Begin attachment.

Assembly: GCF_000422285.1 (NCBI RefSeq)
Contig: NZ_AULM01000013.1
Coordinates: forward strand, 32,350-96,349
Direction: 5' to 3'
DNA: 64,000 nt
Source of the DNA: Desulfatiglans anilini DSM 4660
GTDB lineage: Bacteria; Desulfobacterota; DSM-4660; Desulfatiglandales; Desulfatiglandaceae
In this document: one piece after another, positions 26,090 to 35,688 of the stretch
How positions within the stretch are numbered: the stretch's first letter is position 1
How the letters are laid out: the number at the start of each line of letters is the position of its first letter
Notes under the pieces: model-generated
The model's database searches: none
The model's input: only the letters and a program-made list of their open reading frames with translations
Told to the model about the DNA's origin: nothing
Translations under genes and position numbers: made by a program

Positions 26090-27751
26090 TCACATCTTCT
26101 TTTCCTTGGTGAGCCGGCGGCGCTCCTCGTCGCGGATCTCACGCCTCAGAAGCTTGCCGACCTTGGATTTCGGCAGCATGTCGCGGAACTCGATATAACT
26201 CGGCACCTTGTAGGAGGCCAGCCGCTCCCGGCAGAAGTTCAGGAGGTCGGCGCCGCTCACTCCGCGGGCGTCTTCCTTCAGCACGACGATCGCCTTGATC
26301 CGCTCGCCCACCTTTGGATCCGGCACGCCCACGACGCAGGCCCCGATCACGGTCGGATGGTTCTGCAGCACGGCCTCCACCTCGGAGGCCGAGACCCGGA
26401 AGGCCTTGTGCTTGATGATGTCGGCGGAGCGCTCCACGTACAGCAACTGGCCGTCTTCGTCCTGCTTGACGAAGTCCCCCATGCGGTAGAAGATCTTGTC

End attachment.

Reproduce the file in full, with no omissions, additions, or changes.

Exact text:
Assembly: GCF_000422285.1 (NCBI RefSeq)
Contig: NZ_AULM01000013.1
Coordinates: forward strand, 32,350-96,349
Direction: 5' to 3'
DNA: 64,000 nt
Source of the DNA: Desulfatiglans anilini DSM 4660
GTDB lineage: Bacteria; Desulfobacterota; DSM-4660; Desulfatiglandales; Desulfatiglandaceae
In this document: one piece after another, positions 26,090 to 35,688 of the stretch
How positions within the stretch are numbered: the stretch's first letter is position 1
How the letters are laid out: the number at the start of each line of letters is the position of its first letter
Notes under the pieces: model-generated
The model's database searches: none
The model's input: only the letters and a program-made list of their open reading frames with translations
Told to the model about the DNA's origin: nothing
Translations under genes and position numbers: made by a program

Positions 26090-27751
26090 TCACATCTTCT
26101 TTTCCTTGGTGAGCCGGCGGCGCTCCTCGTCGCGGATCTCACGCCTCAGAAGCTTGCCGACCTTGGATTTCGGCAGCATGTCGCGGAACTCGATATAACT
26201 CGGCACCTTGTAGGAGGCCAGCCGCTCCCGGCAGAAGTTCAGGAGGTCGGCGCCGCTCACTCCGCGGGCGTCTTCCTTCAGCACGACGATCGCCTTGATC
26301 CGCTCGCCCACCTTTGGATCCGGCACGCCCACGACGCAGGCCCCGATCACGGTCGGATGGTTCTGCAGCACGGCCTCCACCTCGGAGGCCGAGACCCGGA
26401 AGGCCTTGTGCTTGATGATGTCGGCGGAGCGCTCCACGTACAGCAACTGGCCGTCTTCGTCCTGCTTGACGAAGTCCCCCATGCGGTAGAAGATCTTGTC